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Occupational Licensing Reduces Racial and Gender Wage Gaps: Evidence from the Survey of Income and Program Participation

Listed author(s):
  • Peter Blair

    ()

    (Clemson University)

  • Bobby Chung

    (Clemson University)

Registered author(s):

    In order to work legally, 29% of U.S. workers require an occupational license. We show that occupational licensing reduces the racial wage gap between white and black men by 43%, and the gender wage gap between women and white men by 36%-40%. For black men, a license is a positive indicator of non-felony status that aids in firm screening of workers, whereas women experience differentially higher returns to the human capital that is bundled with occupational licenses. The information and human capital content of licenses enable firms to rely less on race and gender as predictors of worker productivity.

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    File URL: http://humcap.uchicago.edu/RePEc/hka/wpaper/Blair_Chung_2017_licensing_gender_racial_wage_gaps.pdf
    File Function: First version, May 15, 2017
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    File URL: http://humcap.uchicago.edu/RePEc/hka/wpaper/Blair_Chung_2017_licensing_gender_racial_wage_gaps_r1.pdf
    File Function: Second version, October 17, 2017
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    Paper provided by Human Capital and Economic Opportunity Working Group in its series Working Papers with number 2017-50.

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    Date of creation: Jun 2017
    Handle: RePEc:hka:wpaper:2017-50
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    Contact details of provider: Web page: http://www.hceconomics.org/
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    1. Cornes,Richard & Sandler,Todd, 1996. "The Theory of Externalities, Public Goods, and Club Goods," Cambridge Books, Cambridge University Press, number 9780521477185, November.
    2. Moro, Andrea & Norman, Peter, 2004. "A general equilibrium model of statistical discrimination," Journal of Economic Theory, Elsevier, vol. 114(1), pages 1-30, January.
    3. Mario Pagliero, 2010. "Licensing Exam Difficulty and Entry Salaries in the US Market for Lawyers," British Journal of Industrial Relations, London School of Economics, vol. 48(4), pages 726-739, December.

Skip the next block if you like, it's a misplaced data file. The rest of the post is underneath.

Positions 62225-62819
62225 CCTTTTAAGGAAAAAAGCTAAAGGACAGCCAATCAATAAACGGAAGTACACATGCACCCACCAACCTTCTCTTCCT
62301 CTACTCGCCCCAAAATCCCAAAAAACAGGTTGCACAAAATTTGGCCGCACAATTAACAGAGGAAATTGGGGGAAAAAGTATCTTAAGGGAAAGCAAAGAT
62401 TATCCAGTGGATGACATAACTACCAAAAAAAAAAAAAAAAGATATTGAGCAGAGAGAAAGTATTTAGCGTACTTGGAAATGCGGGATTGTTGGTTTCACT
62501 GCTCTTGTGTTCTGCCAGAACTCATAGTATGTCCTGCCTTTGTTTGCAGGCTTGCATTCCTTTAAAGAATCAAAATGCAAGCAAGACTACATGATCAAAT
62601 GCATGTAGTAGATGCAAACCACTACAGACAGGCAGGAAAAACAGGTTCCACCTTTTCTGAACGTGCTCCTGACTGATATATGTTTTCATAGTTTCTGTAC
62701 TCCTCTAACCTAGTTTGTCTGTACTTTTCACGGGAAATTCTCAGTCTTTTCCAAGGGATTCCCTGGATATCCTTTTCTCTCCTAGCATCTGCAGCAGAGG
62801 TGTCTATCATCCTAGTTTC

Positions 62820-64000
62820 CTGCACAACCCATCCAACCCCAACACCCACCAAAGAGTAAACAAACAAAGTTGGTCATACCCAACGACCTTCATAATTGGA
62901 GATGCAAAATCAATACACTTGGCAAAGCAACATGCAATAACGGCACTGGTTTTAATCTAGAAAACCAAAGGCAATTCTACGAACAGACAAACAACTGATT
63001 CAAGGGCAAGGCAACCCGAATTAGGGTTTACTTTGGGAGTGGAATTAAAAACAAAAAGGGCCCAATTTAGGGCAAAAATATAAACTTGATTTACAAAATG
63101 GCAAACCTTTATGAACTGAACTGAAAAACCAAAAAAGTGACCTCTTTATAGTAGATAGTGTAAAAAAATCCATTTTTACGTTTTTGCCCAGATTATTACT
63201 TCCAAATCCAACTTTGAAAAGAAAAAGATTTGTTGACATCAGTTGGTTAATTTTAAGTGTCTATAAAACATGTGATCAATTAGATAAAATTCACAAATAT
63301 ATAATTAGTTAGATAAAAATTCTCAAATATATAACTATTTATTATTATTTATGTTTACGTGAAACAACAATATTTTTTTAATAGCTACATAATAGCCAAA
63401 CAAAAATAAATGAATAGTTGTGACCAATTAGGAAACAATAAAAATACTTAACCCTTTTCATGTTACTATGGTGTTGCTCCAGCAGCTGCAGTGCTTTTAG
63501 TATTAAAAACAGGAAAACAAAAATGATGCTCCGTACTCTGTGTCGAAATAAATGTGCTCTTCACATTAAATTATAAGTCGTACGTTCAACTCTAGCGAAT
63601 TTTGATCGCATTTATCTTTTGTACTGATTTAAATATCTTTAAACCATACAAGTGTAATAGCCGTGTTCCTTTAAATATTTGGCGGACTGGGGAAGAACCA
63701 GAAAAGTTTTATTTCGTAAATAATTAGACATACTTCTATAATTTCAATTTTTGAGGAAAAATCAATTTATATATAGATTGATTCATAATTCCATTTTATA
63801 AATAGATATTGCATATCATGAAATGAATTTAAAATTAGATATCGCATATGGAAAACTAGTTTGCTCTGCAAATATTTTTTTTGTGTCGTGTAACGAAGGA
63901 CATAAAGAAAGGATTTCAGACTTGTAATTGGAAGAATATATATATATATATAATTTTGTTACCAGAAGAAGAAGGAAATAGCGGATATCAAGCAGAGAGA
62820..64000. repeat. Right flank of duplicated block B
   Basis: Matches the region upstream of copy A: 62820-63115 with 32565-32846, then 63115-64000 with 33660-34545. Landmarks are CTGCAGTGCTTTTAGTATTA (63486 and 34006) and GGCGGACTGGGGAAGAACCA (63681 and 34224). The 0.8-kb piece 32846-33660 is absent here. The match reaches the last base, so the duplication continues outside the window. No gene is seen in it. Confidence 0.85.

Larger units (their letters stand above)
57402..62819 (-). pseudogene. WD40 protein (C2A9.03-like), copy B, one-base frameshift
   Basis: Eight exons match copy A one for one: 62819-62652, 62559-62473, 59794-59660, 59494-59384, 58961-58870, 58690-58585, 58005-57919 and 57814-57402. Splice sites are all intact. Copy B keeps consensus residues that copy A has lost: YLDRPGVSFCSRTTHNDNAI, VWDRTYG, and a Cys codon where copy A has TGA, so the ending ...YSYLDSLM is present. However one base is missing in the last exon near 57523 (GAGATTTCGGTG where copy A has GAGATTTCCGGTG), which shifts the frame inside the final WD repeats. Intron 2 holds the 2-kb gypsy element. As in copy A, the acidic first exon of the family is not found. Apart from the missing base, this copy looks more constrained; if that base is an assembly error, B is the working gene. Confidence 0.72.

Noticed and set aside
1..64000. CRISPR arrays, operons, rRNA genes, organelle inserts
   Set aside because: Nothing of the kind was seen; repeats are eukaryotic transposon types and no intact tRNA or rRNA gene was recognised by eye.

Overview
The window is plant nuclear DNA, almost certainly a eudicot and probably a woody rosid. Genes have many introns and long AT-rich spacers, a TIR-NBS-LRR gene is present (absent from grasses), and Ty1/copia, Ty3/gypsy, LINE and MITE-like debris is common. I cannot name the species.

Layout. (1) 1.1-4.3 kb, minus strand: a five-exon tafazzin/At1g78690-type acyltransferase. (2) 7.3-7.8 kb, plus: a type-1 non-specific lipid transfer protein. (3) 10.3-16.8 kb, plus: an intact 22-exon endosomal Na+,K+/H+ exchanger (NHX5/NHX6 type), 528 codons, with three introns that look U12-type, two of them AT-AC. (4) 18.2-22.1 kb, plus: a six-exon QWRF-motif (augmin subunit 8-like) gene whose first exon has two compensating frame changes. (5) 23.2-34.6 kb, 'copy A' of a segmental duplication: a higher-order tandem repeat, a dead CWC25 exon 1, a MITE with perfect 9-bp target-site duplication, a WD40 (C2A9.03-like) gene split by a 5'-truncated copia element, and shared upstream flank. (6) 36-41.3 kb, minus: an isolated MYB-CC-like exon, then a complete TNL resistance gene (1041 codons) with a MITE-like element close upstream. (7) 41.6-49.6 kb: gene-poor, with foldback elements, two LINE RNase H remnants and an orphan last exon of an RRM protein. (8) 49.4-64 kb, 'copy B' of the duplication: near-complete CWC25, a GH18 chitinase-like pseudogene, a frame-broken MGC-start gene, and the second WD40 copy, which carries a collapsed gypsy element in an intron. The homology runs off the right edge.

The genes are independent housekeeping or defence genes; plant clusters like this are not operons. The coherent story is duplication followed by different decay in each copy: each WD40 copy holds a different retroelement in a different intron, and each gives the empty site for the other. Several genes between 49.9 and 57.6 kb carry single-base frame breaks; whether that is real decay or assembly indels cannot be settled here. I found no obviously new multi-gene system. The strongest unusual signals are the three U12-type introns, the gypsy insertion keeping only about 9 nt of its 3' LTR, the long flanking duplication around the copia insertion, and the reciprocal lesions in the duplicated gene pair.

4. Amanda Agan & Sonja Starr, 2016. "Ban the Box, Criminal Records, and Statistical Discrimination: A Field Experiment," Natural Field Experiments 00539, The Field Experiments Website.
    5. Arthur H. Goldsmith & Darrick Hamilton & William Darity Jr, 2006. "Does a Foot in the Door Matter? White–Nonwhite Differences in the Wage Return to Tenure and Prior Workplace Experience," Southern Economic Journal, Southern Economic Association, vol. 73(2), pages 267-306, October.
    6. Holzer, Harry J & Raphael, Steven & Stoll, Michael A, 2006. "Perceived Criminality, Criminal Background Checks, and the Racial Hiring Practices of Employers," Journal of Law and Economics, University of Chicago Press, vol. 49(2), pages 451-480, October.
    7. Suyoun Han & Morris M. Kleiner, 2016. "Analyzing the Influence of Occupational Licensing Duration and Grandfathering on Labor Market Outcomes," NBER Working Papers 22810, National Bureau of Economic Research, Inc.
    8. Shoag, Daniel & Veuger, Stan, 2016. "No Woman No Crime: Ban the Box, Employment, and Upskilling," Working Paper Series 16-015, Harvard University, John F. Kennedy School of Government.
    9. Kleiner, Morris M. & Gittleman, Maury & Klee, Mark, 2014. "Analyzing the Labor Market Outcomes of Occupational Licensing," Staff Report 504, Federal Reserve Bank of Minneapolis.
    10. Marc T. Law & Mindy S. Marks, 2009. "Effects of Occupational Licensing Laws on Minorities: Evidence from the Progressive Era," Journal of Law and Economics, University of Chicago Press, vol. 52(2), pages 351-366, May.
    11. Robert J. Thornton & Edward J. Timmons, 2013. "Licensing One of the World's Oldest Professions: Massage," Journal of Law and Economics, University of Chicago Press, vol. 56(2), pages 371-388.
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